A controversy is brewing in St. Petersburg over the mayor office’s refusal to give the key to the city to the MLK Leadership Awards keynote speaker.
Some say it's disrespectful, while others say it's the right thing to do.
The mayor's office points to Rev. Jamal Bryant's teachings about the LGBT community. Bryant has said numerous times that the gay lifestyle is a sin. City administrators in St. Petersburg told ABC Action News that Bryant's words are divisive and the city is working to bring the community together, no matter a person's background.
A number of local pastors in this community, however, believe Bryant is simply speaking the truth straight from the good book.
Despite what some in the gay community call divisive statements, Bryant was invited by the National Council of Negro Women to be the keynote speaker at the 30th annual MLK Awards breakfast in St. Pete. Gay rights groups have called that decision into question.
Robert Danielson, the liaison between the LGBT community and the mayor's office, believes Bryant's words are far from Christian.
"It's the values and the goals of this administration to be inclusive for everybody. The fact that he has said what he has said and alienated some of our community members doesn't help matters," Danielson told ABC Action News.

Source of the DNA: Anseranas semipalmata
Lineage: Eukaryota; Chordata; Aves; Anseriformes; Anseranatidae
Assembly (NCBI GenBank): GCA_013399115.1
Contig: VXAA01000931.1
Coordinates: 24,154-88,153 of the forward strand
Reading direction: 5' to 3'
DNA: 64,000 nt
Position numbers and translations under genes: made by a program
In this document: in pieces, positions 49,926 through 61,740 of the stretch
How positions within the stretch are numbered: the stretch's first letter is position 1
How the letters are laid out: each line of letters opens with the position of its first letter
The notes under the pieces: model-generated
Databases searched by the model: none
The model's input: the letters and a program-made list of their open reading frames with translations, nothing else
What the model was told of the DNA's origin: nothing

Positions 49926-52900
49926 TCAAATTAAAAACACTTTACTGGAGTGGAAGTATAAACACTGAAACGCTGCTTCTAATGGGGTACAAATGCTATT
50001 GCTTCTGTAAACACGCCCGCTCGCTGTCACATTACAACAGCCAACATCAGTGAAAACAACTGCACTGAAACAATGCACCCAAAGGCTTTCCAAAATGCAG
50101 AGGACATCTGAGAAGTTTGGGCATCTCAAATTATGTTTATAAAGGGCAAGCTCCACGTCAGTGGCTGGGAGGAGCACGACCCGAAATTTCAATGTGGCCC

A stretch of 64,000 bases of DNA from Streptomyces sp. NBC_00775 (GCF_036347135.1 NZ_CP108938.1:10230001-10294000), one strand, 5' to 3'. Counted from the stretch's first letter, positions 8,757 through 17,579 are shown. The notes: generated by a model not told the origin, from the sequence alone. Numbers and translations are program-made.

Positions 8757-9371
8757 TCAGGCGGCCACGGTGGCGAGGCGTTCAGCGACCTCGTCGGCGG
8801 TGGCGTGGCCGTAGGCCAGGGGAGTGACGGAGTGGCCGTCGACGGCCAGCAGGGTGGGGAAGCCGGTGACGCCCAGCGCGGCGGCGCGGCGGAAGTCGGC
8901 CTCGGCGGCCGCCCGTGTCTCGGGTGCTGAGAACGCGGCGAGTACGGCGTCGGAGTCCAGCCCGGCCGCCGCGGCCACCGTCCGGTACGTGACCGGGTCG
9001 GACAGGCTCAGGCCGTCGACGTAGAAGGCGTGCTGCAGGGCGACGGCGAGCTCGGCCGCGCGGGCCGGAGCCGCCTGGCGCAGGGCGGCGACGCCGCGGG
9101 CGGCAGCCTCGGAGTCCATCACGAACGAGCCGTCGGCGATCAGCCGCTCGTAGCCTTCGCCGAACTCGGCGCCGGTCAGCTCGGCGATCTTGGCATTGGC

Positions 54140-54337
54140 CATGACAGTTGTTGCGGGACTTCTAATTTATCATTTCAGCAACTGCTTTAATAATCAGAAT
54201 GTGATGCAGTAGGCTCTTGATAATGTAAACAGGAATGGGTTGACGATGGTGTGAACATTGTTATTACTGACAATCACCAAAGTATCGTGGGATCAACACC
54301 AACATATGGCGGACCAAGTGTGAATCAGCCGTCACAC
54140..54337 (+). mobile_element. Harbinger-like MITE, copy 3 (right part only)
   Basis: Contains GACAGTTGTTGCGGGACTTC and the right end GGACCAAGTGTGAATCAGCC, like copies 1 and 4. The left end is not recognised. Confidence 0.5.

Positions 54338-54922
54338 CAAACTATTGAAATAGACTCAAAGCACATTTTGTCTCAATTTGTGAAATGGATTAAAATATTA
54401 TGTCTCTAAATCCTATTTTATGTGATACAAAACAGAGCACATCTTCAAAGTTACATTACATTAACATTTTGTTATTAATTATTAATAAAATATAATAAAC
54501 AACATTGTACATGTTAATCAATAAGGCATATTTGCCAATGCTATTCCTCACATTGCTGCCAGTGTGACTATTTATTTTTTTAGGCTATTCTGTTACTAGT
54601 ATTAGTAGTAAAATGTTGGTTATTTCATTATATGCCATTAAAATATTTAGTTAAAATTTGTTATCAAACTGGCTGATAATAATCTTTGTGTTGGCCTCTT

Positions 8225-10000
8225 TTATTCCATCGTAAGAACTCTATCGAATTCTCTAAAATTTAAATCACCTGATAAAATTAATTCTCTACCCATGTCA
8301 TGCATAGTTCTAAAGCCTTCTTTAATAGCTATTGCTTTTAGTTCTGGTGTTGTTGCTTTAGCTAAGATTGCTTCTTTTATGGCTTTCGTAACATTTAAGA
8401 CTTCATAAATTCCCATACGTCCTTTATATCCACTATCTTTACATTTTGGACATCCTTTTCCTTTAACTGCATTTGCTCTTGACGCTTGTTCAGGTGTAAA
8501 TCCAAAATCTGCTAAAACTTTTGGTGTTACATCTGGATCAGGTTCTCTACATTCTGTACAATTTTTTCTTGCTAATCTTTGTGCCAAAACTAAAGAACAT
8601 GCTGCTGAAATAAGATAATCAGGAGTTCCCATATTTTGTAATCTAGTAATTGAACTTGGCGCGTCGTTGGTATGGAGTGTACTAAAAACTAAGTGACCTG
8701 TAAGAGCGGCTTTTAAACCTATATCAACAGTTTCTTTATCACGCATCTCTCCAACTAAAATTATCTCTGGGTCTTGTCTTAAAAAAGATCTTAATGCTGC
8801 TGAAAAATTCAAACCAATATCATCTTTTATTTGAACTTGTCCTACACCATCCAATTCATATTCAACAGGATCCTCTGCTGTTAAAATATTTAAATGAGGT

Rev. Clarence Williams of Mt. Zion AME Church is one of a group of pastors supporting Bryant. They're pushing the mayor to honor Bryant with a key to the city.
"God uses very pointed words like shall die and abomination. Those are words that don't leave much room for interpretation. They're pretty straight forward," Williams said.
The group of pastors is pushing the mayor to honor Bryant with a key to the city. The mayor's office told ABC Action News that will not be happening.
"Pastor Bryant's remarks go against the grain for the vision of our city, and they certainly go against some of the remarks and sentiments of Dr. King himself," said communications director Ben Kirby.
"We have to remember that the Bible is very controversial and to seek somebody that's not divisive, who would that be? I think depending on what side of the fence you're on, Mickey Mouse can be divisive," Rev. Williams told ABC Action News.
We're told the 1,200-ticket event at the Coliseum is nearly sold out. Despite this controversy, there is not expected be a change in the keynote speaker.
St. Petersburg Mayor Rick Kriseman is expected to be in attendance for the event as well. As far as a key to the city, the mayor's office told ABC Action News regardless of Rev. Bryant's words they wouldn't have given him any sort of honor anyway.
It's dedicated to those who've made an impact in the St. Petersburg community or around the country. They simply don't believe pastor Bryant deserves that honor.